December 16, 2014

2014 Market Trends: In Healthcare Design, Patients Rule

“When I first started, I had people ask, ‘why are you doing healthcare?’” says Jocelyn Stroupe, director of healthcare interiors at Cannon Design, ranked #2 in Interior Design‘s Healthcare Giants. “It was the uninteresting side of the design world. But I think that’s shifted so dramatically.”

For designers like Stroupe, healthcare will get only more interesting. The elephant in the patient room is the Affordable Care Act (ACA). By reimbursing healthcare providers for outcomes instead of services rendered—think increasing patient satisfaction and decreasing readmissions—the ACA elevates design that improves the patient experience. The resulting best practices aren’t exactly new, but they are newly important—and increasingly sophisticated.

1. Outpatient Care

For one, the ACA has encouraged the construction of smaller ambulatory care centers. Because these outpatient facilities are typically more convenient and cheaper to build and operate, they often have better outcomes for low-acuity patients. The Preston Robert Tisch Center for Men’s Health, designed by Healthcare Giant #1 Perkins+Will for NYU Langone Medical Center, is a perfect example—by locating within a Midtown Manhattan high-rise, it brings outpatient services almost literally to patients’ offices.

On the flip side, notes Lisa Gould, a principal at Skidmore, Owings & Merrill, that means inpatient hospitals now house more and more acute cases. As a result, hospital rooms must balance privacy and family needs with caregivers’ ability to constantly monitor patients.

2. Workplace Design

Workplace trends are influencing healthcare too—after all, for physicians and nurses, the hospital is the workplace. Collaboration, that workplace buzzword, is now essential to healthcare design. “No more traditional doc-in-a-box rooms,” as Paul Evans of Healthcare Giant #12 ZGF Architects puts it. At the ZGF-designed Cancer Center Expansion for St. Charles Medical Center Cancer in Bend, Oregon, clinicians meet in open-plan offices or conference rooms to discuss their patients’ treatment—and contract furniture is perfect for these spaces.

Collaboration also factors into translational research, the notion that medical research should “translate” quickly into patient care. The SOM-designed Mount Sinai Hess Center for Science and Medicine houses both medical research and outpatient care; it features collaborative lounges where researchers can informally collaborate, as well as a four-story atrium where they intermix with the patients whose lives they impact—a “subliminal” reminder of their work’s importance, notes SOM design partner Mustafa K. Abadan.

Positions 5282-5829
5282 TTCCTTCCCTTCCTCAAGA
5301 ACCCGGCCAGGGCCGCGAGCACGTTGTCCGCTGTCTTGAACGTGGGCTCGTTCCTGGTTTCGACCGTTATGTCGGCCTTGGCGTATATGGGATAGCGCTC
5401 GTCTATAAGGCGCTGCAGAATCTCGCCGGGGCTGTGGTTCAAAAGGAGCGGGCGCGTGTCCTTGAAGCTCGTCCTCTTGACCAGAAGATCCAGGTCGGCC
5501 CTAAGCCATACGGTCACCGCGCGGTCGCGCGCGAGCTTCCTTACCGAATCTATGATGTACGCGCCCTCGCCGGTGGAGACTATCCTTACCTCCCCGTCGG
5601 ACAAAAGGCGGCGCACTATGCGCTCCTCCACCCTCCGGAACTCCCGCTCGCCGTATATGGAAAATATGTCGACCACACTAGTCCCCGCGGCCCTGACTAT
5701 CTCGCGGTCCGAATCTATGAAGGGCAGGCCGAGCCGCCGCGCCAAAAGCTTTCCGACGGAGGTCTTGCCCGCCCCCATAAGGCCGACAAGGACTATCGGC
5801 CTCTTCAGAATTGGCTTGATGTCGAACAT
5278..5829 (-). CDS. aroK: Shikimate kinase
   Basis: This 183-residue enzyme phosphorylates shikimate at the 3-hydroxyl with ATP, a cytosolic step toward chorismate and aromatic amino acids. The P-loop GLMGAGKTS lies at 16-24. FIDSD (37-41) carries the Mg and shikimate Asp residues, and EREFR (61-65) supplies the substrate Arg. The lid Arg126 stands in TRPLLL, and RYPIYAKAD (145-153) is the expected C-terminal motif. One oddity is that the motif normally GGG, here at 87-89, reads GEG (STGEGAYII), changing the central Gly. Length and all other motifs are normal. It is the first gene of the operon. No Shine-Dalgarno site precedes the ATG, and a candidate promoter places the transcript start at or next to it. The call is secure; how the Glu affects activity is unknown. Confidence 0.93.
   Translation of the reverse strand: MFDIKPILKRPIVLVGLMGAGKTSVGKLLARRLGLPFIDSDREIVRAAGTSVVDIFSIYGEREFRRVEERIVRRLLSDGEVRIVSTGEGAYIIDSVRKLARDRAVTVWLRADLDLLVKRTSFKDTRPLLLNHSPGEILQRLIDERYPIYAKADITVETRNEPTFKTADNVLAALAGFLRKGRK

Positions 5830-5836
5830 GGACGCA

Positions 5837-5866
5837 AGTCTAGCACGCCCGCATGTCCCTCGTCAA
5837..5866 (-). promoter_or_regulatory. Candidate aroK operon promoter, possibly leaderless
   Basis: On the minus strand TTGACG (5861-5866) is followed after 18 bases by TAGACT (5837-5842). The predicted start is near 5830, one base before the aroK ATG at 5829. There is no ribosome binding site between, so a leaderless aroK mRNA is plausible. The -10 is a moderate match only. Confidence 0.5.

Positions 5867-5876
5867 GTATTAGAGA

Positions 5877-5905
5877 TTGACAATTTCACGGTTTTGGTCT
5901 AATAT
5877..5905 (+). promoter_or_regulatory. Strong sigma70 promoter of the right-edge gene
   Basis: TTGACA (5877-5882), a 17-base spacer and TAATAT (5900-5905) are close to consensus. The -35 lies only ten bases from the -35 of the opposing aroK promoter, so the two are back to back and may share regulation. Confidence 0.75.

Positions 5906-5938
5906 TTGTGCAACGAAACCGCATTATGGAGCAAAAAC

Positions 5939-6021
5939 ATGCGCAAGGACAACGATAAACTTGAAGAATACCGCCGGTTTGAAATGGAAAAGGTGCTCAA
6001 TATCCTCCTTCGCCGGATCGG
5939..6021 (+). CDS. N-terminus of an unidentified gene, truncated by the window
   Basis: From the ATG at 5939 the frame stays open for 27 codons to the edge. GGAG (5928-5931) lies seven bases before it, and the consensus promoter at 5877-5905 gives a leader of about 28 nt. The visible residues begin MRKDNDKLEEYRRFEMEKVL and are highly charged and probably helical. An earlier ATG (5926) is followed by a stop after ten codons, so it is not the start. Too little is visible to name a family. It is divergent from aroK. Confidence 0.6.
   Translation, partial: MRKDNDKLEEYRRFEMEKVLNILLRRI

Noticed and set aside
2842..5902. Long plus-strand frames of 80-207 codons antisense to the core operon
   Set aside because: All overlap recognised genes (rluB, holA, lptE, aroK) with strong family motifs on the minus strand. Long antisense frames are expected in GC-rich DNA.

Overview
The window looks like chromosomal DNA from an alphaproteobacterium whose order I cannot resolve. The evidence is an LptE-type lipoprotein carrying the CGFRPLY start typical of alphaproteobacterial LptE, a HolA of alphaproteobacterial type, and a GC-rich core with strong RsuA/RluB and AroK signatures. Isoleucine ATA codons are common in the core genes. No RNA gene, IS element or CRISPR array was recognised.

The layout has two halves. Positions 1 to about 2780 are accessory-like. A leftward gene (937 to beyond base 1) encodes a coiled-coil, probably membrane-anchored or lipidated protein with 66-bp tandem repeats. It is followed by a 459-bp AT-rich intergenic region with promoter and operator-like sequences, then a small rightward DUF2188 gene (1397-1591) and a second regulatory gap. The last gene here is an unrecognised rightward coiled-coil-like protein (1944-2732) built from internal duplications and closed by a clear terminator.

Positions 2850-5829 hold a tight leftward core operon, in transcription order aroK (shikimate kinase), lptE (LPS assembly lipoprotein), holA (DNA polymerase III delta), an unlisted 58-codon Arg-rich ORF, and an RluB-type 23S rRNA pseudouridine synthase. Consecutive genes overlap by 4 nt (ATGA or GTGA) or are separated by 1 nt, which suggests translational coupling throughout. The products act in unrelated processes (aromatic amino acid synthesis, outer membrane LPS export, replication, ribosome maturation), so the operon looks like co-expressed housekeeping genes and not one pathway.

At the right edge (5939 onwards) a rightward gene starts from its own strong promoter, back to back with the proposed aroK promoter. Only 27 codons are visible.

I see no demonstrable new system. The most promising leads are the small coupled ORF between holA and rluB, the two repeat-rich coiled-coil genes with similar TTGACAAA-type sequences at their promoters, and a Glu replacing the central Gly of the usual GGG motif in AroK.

3. Rethinking Hospitality

Healthcare hospitality has been a dominant paradigm for years, but now it’s shifting focus. “We’re not trying to make these spaces look like a hotel,” Stroupe says. “That was the approach maybe 10 or 15 years ago.” Now, she says, it’s more about personalization, service, and interaction with staff. That can include pre-registration, valet parking, greeting patients by name upon arrival, and self or mobile check-in—features that, by reducing wait times and putting patients at ease, typically increase satisfaction.

4. Better Materials

But the shifting hospitality approach doesn’t mean appearance no longer matters, only that performance matters too. Just look at the SOM-designed North Shore LIJ Katz Women’s Hospital and Zuckerberg Pavilion, with its elegantly wood-framed patient doors and custom casework. Evans says manufacturers are getting better and better at balancing finish quality with infection control: “The palette and opportunities to create more of a hospitality environment, and more of a soothing environment—less harsh and clinical—are at our disposal now.”

5. Integrating Nature

Research has shown that access to nature and daylight can put patients at ease and help them heal faster. As a result, more and more healthcare providers are realizing the value of integrated landscaping and views of surrounding areas. The landscape and interiors of Perkins+Will’s Spaulding Rehabilitation Hospital, for instance, overlook Boston Harbor. And Chris O’Brien Lifehouse, a cancer center designed by Healthcare Giant #8 HDR, takes daylighting to dramatic new levels.

6. Flexibility

Finally, medical technology and procedures are constantly evolving, which is why healthcare environments need to prepare for constant change. Firms like CannonDesign and NBBJ—currently ranked as Healthcare Giant #7 and the #1 most admired firm in healthcare—have experimented with prefabricated construction modules that are faster, cheaper, and safer to install. These modules help to standardize facilities and thus make them more accomodating of an uncertain future.

>>See more from the November 2014 issue of Interior Design

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